Legal experts have warned that a recent US Supreme Court decision aimed at protecting investors from crooked financial advisers may have unintended consequences which muddy the waters on what constitutes investment fraud.
The court’s March decision Lorenzo v SEC effectively expanded liability for financial advisers and their staff, ruling that a person who knowingly distributes false statements — even if they did not actually make the statement in the first place — can now be liable for aiding and abetting a fraud.
The case involved Francis Lorenzo, an employee at a broker-dealer in Staten Island, New York. Mr Lorenzo was promoting a debenture offering in Waste2Energy Holdings Inc — a now-bankrupt company which was claiming it had technology that converted waste into clean energy.
Mr Lorenzo emailed prospective investors claiming that the company had $10m in intellectual property assets. In fact, its assets were worth less than $400,000.
Mr Lorenzo admitted later in court that the intellectual property was a “dead asset” because the tech “didn’t really work”. Nonetheless, Mr Lorenzo said he had sent the emails at the direction of his boss, who had supplied the content and “approved” the messages.
Under a 2011 Supreme Court decision — Janus Capital v First Derivative Traders — only Mr Lorenzo’s boss would be liable as the “maker” of the false statement.
The new court ruling now makes those who hit send on an email, or disseminate a false statement in other ways, liable for aiding and abetting.
“If anyone posts or emails a marketing message or piece of research at the behest of their supervisor, and that person knows the communication to be false, they are also liable,” says Jonathan Brennan, a wealth management litigator.
Mr Brennan thinks financial regulators will use the broader powers to pursue so-called “pump and dump” promoters, who make false statements to inflate the price of the latest stock in their book.
However, some lawyers worry the decision has created an unclear and unlevel playing field for advisers to traverse.
“The Lorenzo decision injects uncertainty into the market,” says Israel David, a New York-based partner at law firm Fried Frank.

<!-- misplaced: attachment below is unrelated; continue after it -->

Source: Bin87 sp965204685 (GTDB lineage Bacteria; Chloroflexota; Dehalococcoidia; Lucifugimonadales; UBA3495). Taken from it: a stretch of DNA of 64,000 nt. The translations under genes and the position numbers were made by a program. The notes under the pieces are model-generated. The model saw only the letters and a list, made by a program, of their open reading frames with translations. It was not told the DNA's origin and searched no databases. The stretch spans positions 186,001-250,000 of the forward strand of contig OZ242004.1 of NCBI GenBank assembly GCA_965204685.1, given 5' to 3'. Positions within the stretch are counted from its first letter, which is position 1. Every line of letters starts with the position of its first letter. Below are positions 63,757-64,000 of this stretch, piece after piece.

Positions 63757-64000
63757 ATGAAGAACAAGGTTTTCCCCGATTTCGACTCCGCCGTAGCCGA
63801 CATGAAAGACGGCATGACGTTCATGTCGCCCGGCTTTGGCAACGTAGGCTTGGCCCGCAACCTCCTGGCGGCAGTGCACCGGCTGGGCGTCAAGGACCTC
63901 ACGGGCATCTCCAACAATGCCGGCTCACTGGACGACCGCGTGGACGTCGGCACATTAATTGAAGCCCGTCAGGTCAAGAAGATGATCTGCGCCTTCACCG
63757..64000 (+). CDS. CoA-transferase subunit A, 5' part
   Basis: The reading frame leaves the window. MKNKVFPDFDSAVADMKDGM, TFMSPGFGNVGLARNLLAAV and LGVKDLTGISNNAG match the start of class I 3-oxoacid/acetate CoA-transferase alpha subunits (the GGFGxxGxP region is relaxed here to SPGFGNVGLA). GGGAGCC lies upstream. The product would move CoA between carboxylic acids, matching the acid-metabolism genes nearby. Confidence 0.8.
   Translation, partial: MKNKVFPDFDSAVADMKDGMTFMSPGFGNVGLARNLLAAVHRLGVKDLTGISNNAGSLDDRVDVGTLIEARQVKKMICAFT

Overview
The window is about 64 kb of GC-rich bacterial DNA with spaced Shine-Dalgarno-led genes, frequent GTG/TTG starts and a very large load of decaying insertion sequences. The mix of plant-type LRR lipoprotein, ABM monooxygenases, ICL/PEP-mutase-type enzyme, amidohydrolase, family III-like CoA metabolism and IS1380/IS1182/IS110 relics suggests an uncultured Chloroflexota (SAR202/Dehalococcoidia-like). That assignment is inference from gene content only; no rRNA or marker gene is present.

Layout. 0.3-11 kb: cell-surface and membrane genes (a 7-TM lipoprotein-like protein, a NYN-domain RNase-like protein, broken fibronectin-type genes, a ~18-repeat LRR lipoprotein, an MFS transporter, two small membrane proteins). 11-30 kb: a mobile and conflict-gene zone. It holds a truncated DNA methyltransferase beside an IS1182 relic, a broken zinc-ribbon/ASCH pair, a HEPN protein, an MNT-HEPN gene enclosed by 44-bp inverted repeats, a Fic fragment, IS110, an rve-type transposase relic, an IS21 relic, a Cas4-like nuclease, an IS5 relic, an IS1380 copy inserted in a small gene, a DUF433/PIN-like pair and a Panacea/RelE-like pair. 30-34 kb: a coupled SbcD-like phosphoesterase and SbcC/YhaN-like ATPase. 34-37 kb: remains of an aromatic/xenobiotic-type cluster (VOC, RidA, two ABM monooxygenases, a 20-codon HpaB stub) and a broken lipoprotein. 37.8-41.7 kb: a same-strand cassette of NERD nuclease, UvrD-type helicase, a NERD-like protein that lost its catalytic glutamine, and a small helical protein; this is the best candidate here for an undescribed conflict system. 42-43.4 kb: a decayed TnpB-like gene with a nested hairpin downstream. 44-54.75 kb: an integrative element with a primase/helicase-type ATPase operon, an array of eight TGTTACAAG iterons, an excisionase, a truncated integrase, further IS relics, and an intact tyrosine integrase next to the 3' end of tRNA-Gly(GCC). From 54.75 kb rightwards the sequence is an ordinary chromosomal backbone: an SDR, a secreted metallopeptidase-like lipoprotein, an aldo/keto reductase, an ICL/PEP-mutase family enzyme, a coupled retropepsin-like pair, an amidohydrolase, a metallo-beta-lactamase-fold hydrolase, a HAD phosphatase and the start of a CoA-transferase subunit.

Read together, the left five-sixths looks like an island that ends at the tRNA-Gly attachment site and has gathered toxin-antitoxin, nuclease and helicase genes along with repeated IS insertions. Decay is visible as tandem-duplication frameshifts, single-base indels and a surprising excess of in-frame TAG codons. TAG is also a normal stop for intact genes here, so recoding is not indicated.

“Prior to this decision, the market had a good idea of what constituted a misstatement and who could sue for aiding and abetting.”
That is not the only risk created for investment advisers by the judgment. Another Supreme Court case from 1994 — Central Bank of Denver v First Interstate Bank of Denver — had held that private plaintiffs could not sue someone for aiding and abetting under the Securities Exchange Act of 1934.
The effect of the Lorenzo case also seems to close the door on this 25-year-old prohibition.
Now, any person who knowingly disseminates a misstatement is not just primarily liable with the SEC, but also to private plaintiffs who can initiate civil lawsuits against these collateral actors.
“In Lorenzo, the court doesn’t give guidance as to what constitutes actionable dissemination,” says Mr David. He warns that the investment advisory market “could be looking at several years of lower courts trying to work out diverging views on what constitutes dissemination under Lorenzo”.
Aaron Lipson, an Atlanta-based partner at law firm King & Spalding, thinks that the ruling essentially creates a bigger hammer for the securities regulator to go after bad actors. That could help the SEC better protect investors.
Mr Lipson, who was an SEC lawyer for 14 years before entering private practice, says that typically the regulator does not just bring a single charge or violation when it pursues a defendant.
Instead, it brings multiple charges relating to the same conduct. The Lorenzo decision supports a more aggressive SEC, he says.
“When it comes to sanctions, the remedies the SEC has available in its arsenal usually tie back to the number and type of violations,” says Mr Lipson.
“Since Lorenzo casts the net more widely to potentially capture more bad actors in the same company, larger sanctions are possible. And larger sanctions mean more deterrence. These sanctions could help the SEC impose more or stronger remedies than they might otherwise have obtained.”
Yet the SEC was already able to go after these collateral actors by other means, adds Mr David: “It did not need Lorenzo.”
Mr Brennan is also concerned about a grey area he thinks the decision has created.
“The court didn’t limit what it counts as the dissemination of information, and this could be a challenge for market participants, the SEC and the courts alike,” he says.
Dissemination could encompass all manners and modes of communication — emails, marketing, social media or even a conversation on a TV network like CNN. “Even a retweet of someone else’s comment might constitute disseminating a message,” Mr Brennan warns.
What remains to be seen is how the lower federal courts will deal with defining dissemination in a variety of real-life scenarios, and how advisers respond to the change.
“[Mr] Lorenzo himself didn’t challenge the finding that he acted with intent or that he knew the statements were false,” says Mr Brennan.
He questions how lower courts will apply the precedent when faced with “behaviour that is arguably less bad” by investment advisers.
Ultimately, Mr Brennan thinks the case provides moderately more investor protection, but at the same time brings up potential compliance problems even for good actors in the industry.
“While one could argue that it’s a good thing that private plaintiffs have a new avenue to pursue bad actors, it doesn’t actually help investors to have an unsettled state of investment and securities laws,” says Mr David.
“The market needs clear rules — both for smooth operation and for investor protection.”
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